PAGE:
• Choose an online program tailored to meet your busy work schedule. Bedside nurses commonly work long shifts around the clock and on weekends. Online courses offer the flexibility to help you earn your degree while balancing your busy schedule. 
  • Pace your coursework strategically. Hospitals are placing a stronger emphasis on achieving Magnet status, the highest credential awarded to nursing facilities. A major component of Magnet status is the staff education level, and as a result, many organizations offer tuition assistance to help nurses earn advanced degrees. Though each organization is different, most won’t reimburse more than a set budget per year to avoid paying additional taxes. Make sure you pace your coursework in a way that maximizes your employer’s reimbursement plan to help save money in the long run. 
  • Earn your MSN now, even if you don’t plan to use it until later. Earning an MSN degree opens the door to many career opportunities, including teaching roles and management positions with better hours. If you plan to compete for positions that require an MSN later in your career, earning your master’s degree now can enable long-term flexibility while immediately increasing your earning potential in the meantime. 
  • Choose the path that aligns with your long-term career goals. Whether you choose to earn a BSN or go straight to an RN to MSN program depends on your long-term goals. While it’s possible to bypass a BSN on your path to a master’s degree, earning a BSN may have immediate benefits. As healthcare systems see the advantage of hiring BSN-prepared nurses, a BSN may help you earn your initial nursing position while you work on your master’s.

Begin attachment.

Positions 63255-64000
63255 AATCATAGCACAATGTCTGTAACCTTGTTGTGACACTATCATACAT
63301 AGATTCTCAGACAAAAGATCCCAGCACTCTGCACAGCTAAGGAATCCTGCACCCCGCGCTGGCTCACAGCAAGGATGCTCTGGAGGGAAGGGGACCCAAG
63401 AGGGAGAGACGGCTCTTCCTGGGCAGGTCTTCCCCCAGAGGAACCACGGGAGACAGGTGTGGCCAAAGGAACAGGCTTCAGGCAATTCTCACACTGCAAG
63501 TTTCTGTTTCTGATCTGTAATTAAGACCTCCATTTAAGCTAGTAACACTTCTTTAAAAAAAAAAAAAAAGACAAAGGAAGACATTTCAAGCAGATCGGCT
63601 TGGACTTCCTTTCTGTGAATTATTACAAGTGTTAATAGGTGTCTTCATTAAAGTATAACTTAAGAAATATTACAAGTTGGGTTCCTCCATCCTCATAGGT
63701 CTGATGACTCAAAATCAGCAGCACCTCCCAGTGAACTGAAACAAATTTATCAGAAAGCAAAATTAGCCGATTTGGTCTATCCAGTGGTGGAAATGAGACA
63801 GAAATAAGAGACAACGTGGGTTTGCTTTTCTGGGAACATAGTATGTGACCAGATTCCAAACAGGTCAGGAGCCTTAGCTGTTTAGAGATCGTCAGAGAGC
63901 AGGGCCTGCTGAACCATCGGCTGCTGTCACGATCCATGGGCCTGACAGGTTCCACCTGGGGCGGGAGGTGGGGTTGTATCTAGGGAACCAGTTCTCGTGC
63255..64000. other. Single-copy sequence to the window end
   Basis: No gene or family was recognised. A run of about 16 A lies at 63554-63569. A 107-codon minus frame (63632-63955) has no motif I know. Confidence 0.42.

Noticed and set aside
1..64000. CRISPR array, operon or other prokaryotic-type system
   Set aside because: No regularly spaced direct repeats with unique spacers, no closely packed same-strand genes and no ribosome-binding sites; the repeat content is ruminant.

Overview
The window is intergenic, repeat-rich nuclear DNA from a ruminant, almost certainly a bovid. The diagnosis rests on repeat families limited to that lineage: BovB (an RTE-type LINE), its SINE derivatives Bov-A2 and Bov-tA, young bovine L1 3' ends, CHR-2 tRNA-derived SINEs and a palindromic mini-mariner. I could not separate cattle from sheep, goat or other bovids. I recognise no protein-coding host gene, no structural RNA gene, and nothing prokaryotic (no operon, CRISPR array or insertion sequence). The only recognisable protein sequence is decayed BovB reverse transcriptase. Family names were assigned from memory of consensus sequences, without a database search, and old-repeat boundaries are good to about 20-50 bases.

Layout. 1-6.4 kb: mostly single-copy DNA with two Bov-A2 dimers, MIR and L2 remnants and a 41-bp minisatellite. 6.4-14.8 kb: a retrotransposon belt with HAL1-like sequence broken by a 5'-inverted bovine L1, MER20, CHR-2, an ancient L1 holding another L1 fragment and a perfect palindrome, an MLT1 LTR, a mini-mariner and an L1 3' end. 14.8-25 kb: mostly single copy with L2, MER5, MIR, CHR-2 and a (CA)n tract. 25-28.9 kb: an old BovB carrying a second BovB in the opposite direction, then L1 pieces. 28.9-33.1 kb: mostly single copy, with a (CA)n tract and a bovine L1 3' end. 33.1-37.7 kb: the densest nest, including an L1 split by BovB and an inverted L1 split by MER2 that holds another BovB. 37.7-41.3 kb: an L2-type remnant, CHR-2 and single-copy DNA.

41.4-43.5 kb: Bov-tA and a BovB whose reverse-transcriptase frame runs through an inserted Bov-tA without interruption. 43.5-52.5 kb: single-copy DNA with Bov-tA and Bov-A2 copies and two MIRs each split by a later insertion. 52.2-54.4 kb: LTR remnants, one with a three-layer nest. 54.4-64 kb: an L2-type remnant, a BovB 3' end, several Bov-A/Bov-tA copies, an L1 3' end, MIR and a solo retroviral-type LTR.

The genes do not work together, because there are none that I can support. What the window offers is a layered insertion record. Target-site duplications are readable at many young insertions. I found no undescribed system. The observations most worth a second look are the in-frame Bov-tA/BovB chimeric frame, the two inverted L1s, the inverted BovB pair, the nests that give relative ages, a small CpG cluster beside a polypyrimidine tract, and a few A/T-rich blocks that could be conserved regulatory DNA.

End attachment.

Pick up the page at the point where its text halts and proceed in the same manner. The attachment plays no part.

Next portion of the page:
Choose The Right MSN Program To Advance Your Career

If you’re ready to become a nurse leader, an MSN can help you take the next step in your career. Not only can it open the door to higher earnings, but it can also give you the qualifications you need to move into advanced practice roles and train the next generation of nurses. 
 
Choosing the right program can help make earning your degree more attainable. Franklin University’s MSN programs are offered in a flexible, online format designed to meet the demands of working professionals. Franklin’s programs are led by working nurses with deep expertise and real hands-on experience in the field delivering quality care. Franklin also offers accelerated paths and built-in clinical practice hours to help you finish your degree faster. 

Explore how Franklin’s MSN programs will help you advance your career.